CIA Director: Russia Stepping Up Aid to Syria as Assad Slips
Russia is stepping up its assistance to the embattled Syrian government in what appears to be an effort to boost President Bashar Assad’s beleaguered forces and to address the rise of Islamic extremist groups, the director of the CIA said Thursday.
The comments from John O. Brennan come a day after the Russian Foreign Ministry acknowledged having military advisers in Syria, but said they were part of a long-running military agreement between the two allies. Russia’s increasingly public role in Syria has been a new source of friction between Moscow and Washington.
“Russians have been very candid, not only that they have a presence . . . but also that there is some additional people and stuff finding its way into Syria,” Brennan told a Washington conference on intelligence and national security.
He said the Russians have trainers and advisers in Syria, and also noted the long-standing Russian naval facility in the port city of Tartus on Syria’s Mediterranean coast.
Brennan did not go into detail on what all Moscow has moved into Syria in recent weeks, but he said the maneuvering appears to have two goals: to protect the Syrian government, a Kremlin ally for decades, and to address concern about the simmering threat posed by the Islamic State and the al-Qaeda-affiliated Nusra Front that have emerged from Syria’s civil war.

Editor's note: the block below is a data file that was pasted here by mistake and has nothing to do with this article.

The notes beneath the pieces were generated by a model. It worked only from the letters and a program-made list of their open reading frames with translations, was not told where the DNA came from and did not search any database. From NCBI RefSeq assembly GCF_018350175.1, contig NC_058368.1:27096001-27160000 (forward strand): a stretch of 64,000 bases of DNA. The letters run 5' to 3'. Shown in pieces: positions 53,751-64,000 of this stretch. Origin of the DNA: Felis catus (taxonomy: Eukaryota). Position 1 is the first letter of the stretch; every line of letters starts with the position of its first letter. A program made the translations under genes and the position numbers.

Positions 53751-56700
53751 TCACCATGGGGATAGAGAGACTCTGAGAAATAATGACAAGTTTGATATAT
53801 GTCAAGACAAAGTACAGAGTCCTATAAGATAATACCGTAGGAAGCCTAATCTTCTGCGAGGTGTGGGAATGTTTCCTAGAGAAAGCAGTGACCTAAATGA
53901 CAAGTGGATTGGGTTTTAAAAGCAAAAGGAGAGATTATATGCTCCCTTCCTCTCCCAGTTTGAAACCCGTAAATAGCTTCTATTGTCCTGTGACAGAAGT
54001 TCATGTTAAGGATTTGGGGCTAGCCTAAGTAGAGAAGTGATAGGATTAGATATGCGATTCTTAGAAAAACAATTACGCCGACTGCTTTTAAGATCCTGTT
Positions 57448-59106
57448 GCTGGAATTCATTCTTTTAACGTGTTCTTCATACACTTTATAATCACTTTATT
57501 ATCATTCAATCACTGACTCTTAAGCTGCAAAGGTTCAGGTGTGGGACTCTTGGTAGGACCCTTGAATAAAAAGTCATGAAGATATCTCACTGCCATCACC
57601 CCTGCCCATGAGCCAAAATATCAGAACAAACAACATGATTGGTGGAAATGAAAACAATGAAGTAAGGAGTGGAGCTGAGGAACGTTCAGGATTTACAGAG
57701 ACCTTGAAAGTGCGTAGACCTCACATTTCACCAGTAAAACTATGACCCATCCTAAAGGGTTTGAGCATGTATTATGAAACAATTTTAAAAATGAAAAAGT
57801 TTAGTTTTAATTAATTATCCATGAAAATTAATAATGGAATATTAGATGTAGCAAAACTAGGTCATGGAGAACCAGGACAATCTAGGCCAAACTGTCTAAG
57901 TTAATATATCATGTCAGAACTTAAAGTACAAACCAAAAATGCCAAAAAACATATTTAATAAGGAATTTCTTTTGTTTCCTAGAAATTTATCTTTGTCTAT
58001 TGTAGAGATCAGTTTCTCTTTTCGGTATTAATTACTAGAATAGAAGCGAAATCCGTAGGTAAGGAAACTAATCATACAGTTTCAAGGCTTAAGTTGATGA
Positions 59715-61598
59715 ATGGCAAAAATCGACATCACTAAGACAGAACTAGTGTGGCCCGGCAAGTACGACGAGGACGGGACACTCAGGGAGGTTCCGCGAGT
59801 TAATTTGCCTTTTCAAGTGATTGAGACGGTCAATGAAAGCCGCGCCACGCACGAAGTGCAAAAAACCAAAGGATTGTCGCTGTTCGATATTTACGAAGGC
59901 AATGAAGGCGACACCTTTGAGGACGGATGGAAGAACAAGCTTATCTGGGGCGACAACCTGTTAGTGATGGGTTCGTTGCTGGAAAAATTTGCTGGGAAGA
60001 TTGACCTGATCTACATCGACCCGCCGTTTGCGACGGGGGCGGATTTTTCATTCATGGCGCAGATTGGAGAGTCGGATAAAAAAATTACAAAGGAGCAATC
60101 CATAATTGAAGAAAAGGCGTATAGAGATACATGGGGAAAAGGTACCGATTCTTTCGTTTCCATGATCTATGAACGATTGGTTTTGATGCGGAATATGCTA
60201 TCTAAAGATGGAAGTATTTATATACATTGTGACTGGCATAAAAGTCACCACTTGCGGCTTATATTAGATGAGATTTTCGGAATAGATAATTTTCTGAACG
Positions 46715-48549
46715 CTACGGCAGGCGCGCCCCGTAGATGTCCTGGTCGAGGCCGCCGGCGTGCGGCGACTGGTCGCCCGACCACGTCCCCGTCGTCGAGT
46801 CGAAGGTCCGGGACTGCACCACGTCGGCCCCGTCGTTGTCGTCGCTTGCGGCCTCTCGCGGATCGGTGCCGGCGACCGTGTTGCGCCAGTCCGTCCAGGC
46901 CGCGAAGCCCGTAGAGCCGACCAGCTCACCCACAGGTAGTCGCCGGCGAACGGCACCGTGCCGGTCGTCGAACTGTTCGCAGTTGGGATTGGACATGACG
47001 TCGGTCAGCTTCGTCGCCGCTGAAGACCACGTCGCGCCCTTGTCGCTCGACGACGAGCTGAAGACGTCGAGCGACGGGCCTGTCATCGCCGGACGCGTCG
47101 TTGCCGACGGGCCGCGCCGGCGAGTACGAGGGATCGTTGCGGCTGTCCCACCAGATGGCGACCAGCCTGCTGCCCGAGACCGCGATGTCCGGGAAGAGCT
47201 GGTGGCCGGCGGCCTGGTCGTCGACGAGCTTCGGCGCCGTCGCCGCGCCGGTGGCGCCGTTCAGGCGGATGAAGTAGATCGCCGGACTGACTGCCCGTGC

Chechen fighters, in particular, play a very outsized role in many radical militant groups in Syria and to a lesser degree in Iraq, which is of considerable concern to Russia.
The CIA director said Moscow has expressed similar concerns as the U.S. about the growth of the Islamic State and the Nusra Front. Brennan added that he and other senior American officials have spoken to their Russian counterparts about the need to collaborate on the terrorism issue, but he also stressed that the U.S. does not share “in any way” Moscow’s support for Assad.
He did not elaborate on how the United States could work together with Russia against Islamic extremist groups in Syria.
Assad’s forces have suffered a series of losses across the country in recent months. In central Syria, the Islamic State captured the town of Palmyra, home to monumental ancient ruins dating back to Roman times, in May. Earlier this spring, an array of Syrian rebel groups working in tandem with the Nusra Front captured the northwestern city of Idlib and much of the surrounding countryside.
Brennan suggested that those losses might have spurred Russia to ratchet up its support for Assad’s forces.
“I don’t think anyone wants the collapse of the Syrian government, for there to be an implosion inside of Damascus,” he said. “But I think some of the setbacks that the Syrians have suffered have probably encouraged the Russians to move forward with stepping up some of their assistance.”